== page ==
Work actually began during the previous year when Amy Howard Wilson (the voice of Nova) provided a connection to three of her fellow voice actors and laid the groundwork for the first ever on-camera interviews with the main cast. They were featured in a miniseries called “The Faces Behind the Voices” (see flyer below).

Another 24-page booklet was created for the box set (shown at right) which presented interviews with the Japanese production staff. Art for the sleeves was reproduced from Toshiyuki Kubooka’s work for the 1992 Yamato 2 LD box.

Click here to view a gallery of the sleeves from this series.

Click here to read about the interview sessions with Ken Meseroll (Wildstar) and Eddie Allen (Desslok)

Series 3 DVD set, 2003

The Bolar Wars was released just as its predecessors had been, fulfilling all expectations with a box set, another 24-page booklet (below right) about the development of the series, sleeve art reproduced from the 1994 LD box, and bonus features covering everything seen in the show. There was an addendum to “The Faces Behind the Voices” that put voice actors Peter Fernandez and Corrine Orr on camera to discuss their work. There were also numerous deleted scenes, some of which were fully subtitled. But the real bonus this time was the remastering of each episode.

Because Series 3 was imported from Japan in 1985 (several years after the first two), different production standards were applied while preparing it for American television. It was decided to eliminate Japanese captions by enlarging the video picture to crop them out, thereby compromising both image quality and the artistic composition of many scenes. Other edits were made by freezing a single frame of video to cover a scene that would otherwise fall outside the language barrier. Additionally, no new opening title was created for Series 3, and the titles from Series 2 were re-used instead. Conversely, TV standards had relaxed somewhat by 1985, and most scenes containing intense situations were untouched. All these and more editing “artifacts” can be seen on Voyager Entertainment’s VHS edition.

In the time since that release, however, a fresh set of video masters arrived in the form of the laserdisc Perfect Collection, and modern technology allowed them to replace the VHS masters, which were originally struck from grainy workprints. The result was the best-looking edition of The Bolar Wars that has so far been released to the English-speaking world.

Click here to view a gallery of the sleeves from this series.

Now that Blu-Ray has emerged as the next viable home video format, it is possible that completely new editions of Star Blazers will appear in the future. When that happens, of course, this website will be the first to announce the exciting news.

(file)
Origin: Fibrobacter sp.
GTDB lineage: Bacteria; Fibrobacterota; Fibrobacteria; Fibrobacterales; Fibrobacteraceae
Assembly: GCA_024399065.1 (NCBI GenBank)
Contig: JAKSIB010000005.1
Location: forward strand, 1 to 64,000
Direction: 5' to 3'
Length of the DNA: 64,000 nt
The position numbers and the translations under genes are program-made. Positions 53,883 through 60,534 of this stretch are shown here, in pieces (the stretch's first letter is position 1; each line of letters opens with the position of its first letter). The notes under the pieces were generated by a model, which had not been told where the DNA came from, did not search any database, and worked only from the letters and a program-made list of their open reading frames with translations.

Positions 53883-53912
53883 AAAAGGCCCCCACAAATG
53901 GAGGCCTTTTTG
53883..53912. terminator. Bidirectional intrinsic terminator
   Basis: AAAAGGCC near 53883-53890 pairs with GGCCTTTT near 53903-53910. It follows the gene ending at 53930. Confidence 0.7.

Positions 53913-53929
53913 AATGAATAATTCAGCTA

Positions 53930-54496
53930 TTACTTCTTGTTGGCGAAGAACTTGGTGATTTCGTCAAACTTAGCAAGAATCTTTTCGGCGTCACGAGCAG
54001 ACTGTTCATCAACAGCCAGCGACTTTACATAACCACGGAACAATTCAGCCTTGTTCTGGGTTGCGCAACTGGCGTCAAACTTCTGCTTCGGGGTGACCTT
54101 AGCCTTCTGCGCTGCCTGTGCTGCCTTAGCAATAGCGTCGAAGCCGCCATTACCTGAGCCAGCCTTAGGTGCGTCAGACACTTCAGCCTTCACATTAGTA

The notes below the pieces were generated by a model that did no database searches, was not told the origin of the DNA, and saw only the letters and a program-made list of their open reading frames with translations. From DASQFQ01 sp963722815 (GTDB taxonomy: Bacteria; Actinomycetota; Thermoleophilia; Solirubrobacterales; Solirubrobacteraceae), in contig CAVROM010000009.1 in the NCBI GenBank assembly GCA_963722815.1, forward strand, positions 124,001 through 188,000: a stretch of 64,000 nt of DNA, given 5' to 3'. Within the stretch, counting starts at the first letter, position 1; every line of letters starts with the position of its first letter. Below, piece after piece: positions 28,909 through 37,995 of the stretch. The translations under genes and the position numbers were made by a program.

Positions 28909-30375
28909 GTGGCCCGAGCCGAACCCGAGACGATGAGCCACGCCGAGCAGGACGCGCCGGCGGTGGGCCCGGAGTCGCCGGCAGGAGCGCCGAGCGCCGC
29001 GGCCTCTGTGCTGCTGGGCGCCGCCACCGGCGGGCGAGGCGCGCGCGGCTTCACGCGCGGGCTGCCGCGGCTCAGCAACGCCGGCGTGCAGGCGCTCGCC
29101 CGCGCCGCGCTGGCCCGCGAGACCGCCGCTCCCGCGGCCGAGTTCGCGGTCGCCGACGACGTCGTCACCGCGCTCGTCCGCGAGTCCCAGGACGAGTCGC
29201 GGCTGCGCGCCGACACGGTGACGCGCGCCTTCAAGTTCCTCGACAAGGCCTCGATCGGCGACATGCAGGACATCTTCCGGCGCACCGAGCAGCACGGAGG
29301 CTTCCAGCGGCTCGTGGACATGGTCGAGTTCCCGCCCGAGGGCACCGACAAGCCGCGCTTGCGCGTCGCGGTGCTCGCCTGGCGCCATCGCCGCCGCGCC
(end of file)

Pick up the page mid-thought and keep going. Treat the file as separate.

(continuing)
Special thanks to John Robberstad and Brian Cirulnick

23 thoughts on “Star Blazers Video Releases

  1. I think it’s worth noting the Australian releases from Madman Entertainment. They released the three series separately in quite deluxe packaging, then released it again, I believe, with all the series in one less deluxe pack a few years later. Both now out of print and very desirable.

    • I have those three sets (got them at the bargain price of $24 each during a sale). Been watching Comet Empire while exercising in the leadup to heading to Japan to see 2202‘s first chapter.

  2. Can anyone recommend a good platform to sell the full 39 volume VHS set (above 38 volumes are mentioned) that is mentioned at the top of the page? I am looking to sell them, but I am rather out of touch since I followed Star Blazers when I was young. Thanks for any help you can provide!

    • Ebay is always your best bet, though you could offer them via the Cosmo DNA Facebook page and see what happens.

  3. Are the DVD’s still in print? Given the price and how long ago it was, I’m guessing not. But I really like the style of the DVD covers, they feel like retro 80’s-90’s packaging.

  4. Yeah I bought the very last copies Amazon had . All three series and all the movies on dvd . I couldn’t believe it and was worried that with only one left it would turn out to be an inventory mistake but I did get them all in good condition . I already had collected everything on vhs years earlier but when I got a 50 inch plasma tv vhs didn’t look as good. I may sell them on vhs as a complete set at some point because I don’t need two sets and I know how frustrating it is to want them and have them be unavailable . If I do decide I’ll try to post something on here and sell them on eBay . Remember vhs is better than not having them at all . They are great tv and the movies animation is unbelievable . Keep looking and I’ll let you know .

  5. I bought the 18 DVD set of all 3 seasons and was a little disappointed that all the episodes were just spliced together. I had wanted to watch each episode seperately. I guess the only way Iʼll get to do that is if I rip the DVDs and re-edit them myself.

  6. Is there any way to get updated American version of starblazers cartoon.Could you please give a number or site that i can get it.

    • You can find it streaming on Funimation: Space Battleship Yamato 2199 and Space Battleship Yamato 2202. Both subtitled and dubbed. Also available on Blu-ray.